A formal Condition Report prepared by a qualified Conservator is a standard requirement and typically serves as the starting point of any evaluation. If an object has been conserved, restored or previously the subject of analysis, it is critical that this is thoroughly documented and that the documentation accompanies the object through the chain of ownership. For example, certain restorative procedures and certain types of testing (e.g., computed tomography, radiography, etc.) may impact the ability to perform certain types of authentication and dating procedures. Certain materials that are routinely used during the course of conservation or cleaning may falsely (or sometimes correctly) be interpreted as signs of fakery or alteration.
The identification of Authoritative Sources is a critical step in the authentication process. Authoritative Sources are represented by three categories:
Recognized experts - Experts at analyzing the object in question must be identified and consulted. The qualifications of such individuals must be carefully reviewed and should be able to withstand reasonable scrutiny; multiple experts in each area should generally be consulted.
Reference materials - Reference materials that support the analysis process need to be identified and reviewed. Scientific journals that are peer reviewed and scholarly textbooks are typically excellent resources. Publications that illustrate unprovenanced objects or objects that have not been appropriately studied must be avoided. Web references that cannot be definitively tied back to Authoritative Sources must be avoided. Typically a diligent review of available literature and its accompanying references or bibliographies will help identify appropriate resources.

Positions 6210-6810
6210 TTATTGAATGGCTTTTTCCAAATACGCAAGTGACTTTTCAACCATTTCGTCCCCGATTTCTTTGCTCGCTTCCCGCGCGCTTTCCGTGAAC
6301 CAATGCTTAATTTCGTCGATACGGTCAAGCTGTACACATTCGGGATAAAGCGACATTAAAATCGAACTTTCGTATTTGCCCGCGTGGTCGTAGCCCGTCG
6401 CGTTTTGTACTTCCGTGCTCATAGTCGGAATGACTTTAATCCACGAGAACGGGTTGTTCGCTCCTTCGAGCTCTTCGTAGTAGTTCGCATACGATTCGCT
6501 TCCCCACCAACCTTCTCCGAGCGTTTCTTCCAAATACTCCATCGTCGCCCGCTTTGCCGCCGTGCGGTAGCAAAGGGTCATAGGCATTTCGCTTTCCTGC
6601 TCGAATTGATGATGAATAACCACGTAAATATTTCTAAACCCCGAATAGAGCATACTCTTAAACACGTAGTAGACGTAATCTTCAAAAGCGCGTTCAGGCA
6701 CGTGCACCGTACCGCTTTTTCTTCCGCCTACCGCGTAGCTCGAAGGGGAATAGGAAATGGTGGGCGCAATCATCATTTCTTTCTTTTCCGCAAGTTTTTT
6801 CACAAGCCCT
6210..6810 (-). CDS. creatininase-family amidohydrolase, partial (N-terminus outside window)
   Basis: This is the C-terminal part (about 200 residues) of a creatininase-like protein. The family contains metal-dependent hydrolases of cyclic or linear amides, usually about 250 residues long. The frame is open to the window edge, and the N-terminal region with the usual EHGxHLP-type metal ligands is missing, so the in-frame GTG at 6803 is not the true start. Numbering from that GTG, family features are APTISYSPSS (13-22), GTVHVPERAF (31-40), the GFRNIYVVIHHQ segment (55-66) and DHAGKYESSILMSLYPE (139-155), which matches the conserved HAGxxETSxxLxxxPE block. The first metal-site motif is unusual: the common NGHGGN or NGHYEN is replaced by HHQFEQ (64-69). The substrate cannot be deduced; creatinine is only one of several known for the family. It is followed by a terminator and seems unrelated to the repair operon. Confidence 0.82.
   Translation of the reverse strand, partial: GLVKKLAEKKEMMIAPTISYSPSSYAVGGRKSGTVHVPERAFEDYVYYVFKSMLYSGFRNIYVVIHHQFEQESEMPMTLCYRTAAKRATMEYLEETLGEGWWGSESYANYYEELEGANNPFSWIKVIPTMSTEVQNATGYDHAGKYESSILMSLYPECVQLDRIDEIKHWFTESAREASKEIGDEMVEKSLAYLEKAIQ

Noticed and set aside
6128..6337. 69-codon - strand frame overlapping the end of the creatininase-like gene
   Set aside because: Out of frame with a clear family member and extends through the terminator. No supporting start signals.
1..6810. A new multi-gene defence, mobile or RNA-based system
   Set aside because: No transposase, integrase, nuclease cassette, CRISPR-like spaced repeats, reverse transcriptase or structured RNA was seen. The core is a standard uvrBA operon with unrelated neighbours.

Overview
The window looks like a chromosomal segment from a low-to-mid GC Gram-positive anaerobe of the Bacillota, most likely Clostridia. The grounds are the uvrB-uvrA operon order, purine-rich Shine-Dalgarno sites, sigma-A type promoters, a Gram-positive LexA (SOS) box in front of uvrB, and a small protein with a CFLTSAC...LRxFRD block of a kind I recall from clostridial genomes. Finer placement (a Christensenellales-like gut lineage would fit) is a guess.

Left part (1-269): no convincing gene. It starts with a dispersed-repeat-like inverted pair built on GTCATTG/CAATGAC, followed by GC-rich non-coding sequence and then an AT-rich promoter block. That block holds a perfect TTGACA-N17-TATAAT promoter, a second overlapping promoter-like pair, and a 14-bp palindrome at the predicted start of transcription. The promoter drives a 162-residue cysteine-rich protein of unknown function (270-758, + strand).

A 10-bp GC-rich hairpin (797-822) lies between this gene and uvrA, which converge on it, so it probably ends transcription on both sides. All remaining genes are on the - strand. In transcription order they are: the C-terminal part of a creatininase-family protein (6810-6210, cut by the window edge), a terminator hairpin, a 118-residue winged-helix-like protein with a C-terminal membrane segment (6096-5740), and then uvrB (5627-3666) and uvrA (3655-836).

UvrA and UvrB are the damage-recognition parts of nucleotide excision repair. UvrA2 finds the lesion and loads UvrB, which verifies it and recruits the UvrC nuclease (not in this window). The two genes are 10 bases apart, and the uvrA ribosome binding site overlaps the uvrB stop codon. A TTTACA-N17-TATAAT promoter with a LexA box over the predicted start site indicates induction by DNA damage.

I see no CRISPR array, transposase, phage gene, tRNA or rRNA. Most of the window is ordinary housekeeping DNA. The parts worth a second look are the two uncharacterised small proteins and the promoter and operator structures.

Reference collections - Reference collections provide the basis for comparative studies and should be identified. These collections must contain well-documented, authentic and inauthentic (for comparative study) objects with solid provenance.
This process looks to experts in the field (art, archaeology, science, etc.) who have a solid background in analyzing the specific type and style of the object in question. This research must utilize the full complement of Authoritative Sources. This collective knowledge will help define what techniques should be employed and will become the basis for the evaluation and interpretation of results.